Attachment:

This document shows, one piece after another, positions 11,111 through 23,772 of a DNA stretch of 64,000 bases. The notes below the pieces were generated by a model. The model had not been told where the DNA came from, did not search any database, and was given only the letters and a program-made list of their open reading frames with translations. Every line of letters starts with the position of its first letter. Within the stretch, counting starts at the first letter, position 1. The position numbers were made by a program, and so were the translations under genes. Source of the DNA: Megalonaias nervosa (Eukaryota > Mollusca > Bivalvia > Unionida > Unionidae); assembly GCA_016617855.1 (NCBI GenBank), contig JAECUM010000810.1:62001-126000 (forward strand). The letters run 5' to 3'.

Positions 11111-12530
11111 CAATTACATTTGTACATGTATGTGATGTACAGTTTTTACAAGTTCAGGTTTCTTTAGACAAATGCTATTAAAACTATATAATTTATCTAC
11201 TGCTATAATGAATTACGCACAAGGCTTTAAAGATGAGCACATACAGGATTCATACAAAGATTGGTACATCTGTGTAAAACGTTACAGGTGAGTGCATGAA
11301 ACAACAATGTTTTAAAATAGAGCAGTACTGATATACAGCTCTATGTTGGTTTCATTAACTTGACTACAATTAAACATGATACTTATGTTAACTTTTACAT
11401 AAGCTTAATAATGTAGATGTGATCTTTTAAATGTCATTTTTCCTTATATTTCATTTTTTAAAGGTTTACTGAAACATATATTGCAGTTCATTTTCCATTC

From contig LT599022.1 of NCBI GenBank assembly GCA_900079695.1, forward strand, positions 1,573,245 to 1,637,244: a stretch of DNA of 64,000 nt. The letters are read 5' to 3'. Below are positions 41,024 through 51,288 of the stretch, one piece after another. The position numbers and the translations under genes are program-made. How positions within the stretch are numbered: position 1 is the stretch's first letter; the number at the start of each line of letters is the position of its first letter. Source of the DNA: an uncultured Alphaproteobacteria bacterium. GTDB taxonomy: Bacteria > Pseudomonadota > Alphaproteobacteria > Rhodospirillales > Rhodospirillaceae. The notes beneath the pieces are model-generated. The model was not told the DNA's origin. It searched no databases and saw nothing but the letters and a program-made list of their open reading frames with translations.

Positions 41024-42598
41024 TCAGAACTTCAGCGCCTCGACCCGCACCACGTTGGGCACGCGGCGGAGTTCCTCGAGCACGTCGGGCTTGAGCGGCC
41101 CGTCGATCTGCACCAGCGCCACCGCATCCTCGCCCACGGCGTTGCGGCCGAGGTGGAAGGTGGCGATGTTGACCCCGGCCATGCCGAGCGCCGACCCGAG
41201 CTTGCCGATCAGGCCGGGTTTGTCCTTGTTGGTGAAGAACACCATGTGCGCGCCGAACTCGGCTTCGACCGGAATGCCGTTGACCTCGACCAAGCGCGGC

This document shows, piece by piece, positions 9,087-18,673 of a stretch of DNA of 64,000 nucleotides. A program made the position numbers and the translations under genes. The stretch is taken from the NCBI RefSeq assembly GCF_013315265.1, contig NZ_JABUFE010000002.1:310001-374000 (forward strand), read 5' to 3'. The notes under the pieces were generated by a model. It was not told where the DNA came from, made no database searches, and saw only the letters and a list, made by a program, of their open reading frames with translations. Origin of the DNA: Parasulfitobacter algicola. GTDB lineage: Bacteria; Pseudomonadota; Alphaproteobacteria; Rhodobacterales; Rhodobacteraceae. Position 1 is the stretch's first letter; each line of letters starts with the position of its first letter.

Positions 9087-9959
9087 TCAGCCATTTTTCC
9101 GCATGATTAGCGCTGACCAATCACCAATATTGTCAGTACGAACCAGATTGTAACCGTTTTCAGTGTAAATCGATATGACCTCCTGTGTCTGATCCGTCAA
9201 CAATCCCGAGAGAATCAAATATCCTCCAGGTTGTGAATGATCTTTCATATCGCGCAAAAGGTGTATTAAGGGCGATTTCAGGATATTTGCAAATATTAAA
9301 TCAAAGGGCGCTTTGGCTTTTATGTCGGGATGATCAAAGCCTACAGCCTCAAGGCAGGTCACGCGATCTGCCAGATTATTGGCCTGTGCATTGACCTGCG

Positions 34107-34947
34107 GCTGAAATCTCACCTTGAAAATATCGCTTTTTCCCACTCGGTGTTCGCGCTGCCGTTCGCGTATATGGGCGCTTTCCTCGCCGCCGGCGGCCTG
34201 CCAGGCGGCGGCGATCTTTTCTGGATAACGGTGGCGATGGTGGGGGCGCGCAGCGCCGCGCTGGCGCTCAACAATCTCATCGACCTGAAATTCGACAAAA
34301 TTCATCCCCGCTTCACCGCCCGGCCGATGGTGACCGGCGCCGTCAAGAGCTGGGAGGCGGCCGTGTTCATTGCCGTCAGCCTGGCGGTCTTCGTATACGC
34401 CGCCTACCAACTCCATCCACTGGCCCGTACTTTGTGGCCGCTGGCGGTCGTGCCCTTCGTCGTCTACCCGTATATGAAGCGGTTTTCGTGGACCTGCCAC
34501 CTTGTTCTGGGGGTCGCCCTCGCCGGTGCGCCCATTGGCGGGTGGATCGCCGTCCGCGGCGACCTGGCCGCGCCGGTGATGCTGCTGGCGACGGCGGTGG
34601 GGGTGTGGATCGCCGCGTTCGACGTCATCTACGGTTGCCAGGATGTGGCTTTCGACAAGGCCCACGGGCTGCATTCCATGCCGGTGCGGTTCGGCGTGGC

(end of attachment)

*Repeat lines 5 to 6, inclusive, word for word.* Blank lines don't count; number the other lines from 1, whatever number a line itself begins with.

11301 ACAACAATGTTTTAAAATAGAGCAGTACTGATATACAGCTCTATGTTGGTTTCATTAACTTGACTACAATTAAACATGATACTTATGTTAACTTTTACAT
11401 AAGCTTAATAATGTAGATGTGATCTTTTAAATGTCATTTTTCCTTATATTTCATTTTTTAAAGGTTTACTGAAACATATATTGCAGTTCATTTTCCATTC